7 of the strangest Olympic Events
The Olympics are a competition of the highest standards across a range of exacting sports, and involvement in the games offers much respect and prestige. But, have you ever wondered what sports get cut from the exclusive list? It isn’t just the athletes that fight to be chosen to compete, but also the sports themselves need electing.
Here, we have put together a list of the 7 more unusual sports to have been cut from the Olympic schedule.
Solo Synchronized Swimming
Reading it twice still doesn’t seem to clear up the clear contradictions in its name. How can somebody possibly be judged for staying synchronized with themselves? Yet, this sport featured in three summer Olympic Games (1984, 1988 and 1992), and involves one swimmer performing a coordinated routine to music.
Plunge for Distance
Its 1904 Olympic debut also served as its only appearance at any games. The sport involves diving into water, and then allowing your body to glide through the water with no propulsion to the body from arms or legs. The total distance travelled after 60 seconds is then measured. Only 5 participants took part in the sport, all from America (and coincidently all from the New York Athletic Club), with the Olympic World record being set at 62 feet 6 inches.
Featured in 1904, this is a form of artistic gymnastics. It involved competitors choreographing a routine with bowling pin styled batons in each hand, and was essentially a sport resembling rhythmic gymnastics - but with much more rigid props.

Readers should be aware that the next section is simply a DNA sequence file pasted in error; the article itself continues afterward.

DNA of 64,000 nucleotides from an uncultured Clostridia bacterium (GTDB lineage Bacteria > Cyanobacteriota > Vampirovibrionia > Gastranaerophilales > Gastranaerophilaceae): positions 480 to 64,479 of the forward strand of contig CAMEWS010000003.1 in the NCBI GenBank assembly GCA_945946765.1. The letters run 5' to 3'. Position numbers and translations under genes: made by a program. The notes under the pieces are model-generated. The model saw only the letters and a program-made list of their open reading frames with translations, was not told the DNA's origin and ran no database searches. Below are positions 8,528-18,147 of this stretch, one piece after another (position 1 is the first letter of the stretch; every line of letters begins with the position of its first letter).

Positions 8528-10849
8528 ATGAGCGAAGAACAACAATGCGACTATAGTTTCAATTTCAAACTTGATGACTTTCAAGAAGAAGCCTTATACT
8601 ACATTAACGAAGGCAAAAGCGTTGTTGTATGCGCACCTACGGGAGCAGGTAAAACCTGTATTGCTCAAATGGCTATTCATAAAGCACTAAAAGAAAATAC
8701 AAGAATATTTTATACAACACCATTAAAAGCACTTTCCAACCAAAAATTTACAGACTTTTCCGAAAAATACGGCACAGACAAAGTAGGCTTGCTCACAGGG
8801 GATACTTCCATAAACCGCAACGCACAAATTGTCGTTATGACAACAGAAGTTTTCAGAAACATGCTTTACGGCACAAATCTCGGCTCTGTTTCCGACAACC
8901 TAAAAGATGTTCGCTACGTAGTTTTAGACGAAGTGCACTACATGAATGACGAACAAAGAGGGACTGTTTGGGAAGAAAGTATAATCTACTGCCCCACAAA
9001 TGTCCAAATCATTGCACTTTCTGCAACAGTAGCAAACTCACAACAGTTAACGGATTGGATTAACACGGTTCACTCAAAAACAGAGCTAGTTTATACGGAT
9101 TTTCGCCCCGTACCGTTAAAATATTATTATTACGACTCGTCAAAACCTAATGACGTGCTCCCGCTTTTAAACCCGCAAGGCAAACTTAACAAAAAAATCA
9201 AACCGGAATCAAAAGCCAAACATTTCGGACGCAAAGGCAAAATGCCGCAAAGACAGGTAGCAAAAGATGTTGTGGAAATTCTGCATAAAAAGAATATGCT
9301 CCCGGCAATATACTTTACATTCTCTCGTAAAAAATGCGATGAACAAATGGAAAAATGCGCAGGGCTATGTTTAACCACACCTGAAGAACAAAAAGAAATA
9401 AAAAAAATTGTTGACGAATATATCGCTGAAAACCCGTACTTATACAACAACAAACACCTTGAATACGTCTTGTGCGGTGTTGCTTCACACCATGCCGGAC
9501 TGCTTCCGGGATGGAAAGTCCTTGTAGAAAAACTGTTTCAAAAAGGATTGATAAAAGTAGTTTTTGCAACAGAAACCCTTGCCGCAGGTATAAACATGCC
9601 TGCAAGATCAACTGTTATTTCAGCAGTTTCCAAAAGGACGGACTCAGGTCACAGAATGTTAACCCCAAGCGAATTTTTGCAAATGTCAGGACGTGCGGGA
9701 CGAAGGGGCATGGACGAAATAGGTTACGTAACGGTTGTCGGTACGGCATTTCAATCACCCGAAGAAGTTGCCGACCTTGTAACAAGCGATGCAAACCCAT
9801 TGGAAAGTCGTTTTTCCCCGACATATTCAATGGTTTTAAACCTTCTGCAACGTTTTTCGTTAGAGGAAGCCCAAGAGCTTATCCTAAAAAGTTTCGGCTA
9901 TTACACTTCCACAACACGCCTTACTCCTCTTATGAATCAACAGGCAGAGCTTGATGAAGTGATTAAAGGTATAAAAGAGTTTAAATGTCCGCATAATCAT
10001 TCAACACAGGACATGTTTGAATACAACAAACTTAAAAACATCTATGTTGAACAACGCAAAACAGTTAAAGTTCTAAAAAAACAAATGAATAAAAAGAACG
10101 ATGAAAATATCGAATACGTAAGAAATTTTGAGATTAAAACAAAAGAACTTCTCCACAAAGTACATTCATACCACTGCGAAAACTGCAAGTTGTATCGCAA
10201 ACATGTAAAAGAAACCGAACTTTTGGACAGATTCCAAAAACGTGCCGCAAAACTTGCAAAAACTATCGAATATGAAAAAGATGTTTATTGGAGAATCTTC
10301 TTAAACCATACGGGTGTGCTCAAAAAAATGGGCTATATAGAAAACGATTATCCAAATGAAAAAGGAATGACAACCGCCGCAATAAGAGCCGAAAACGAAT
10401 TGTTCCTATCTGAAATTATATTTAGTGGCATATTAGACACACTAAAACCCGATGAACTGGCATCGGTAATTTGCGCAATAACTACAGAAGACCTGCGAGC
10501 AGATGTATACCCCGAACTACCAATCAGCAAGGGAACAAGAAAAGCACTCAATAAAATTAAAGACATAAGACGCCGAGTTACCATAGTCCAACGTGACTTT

Live pigeon shooting
Even the name itself is enough to make you cringe. The 1900 Paris Games were the only ones to feature this morbid event, and in all, nearly 300 pigeons were killed. It is safe to say that the bloody battlefield the events took place on were not a keen favourite with viewers, and ultimately led to its immediate termination as a sport in the games.
Swimming obstacle course
Only featured in the 1900 Paris Games, this 200 metre race involved swimmers climbing over a pole and a row of boats before swimming under another row of boats. Given the difficulty of swimming itself, and the competitor’s lack of vision, it doesn’t seem the smartest idea to put obstacles in their course.
Introduced as a demonstration sport in the 1992 Barcelona Olympics, only 12 nations entered a team.
Olympic gymnastics once involved rope climbing, although this was removed after the 1932 games. The event meant that competitors could only use their hands and upper body strength to leverage them, and the test was one of time.
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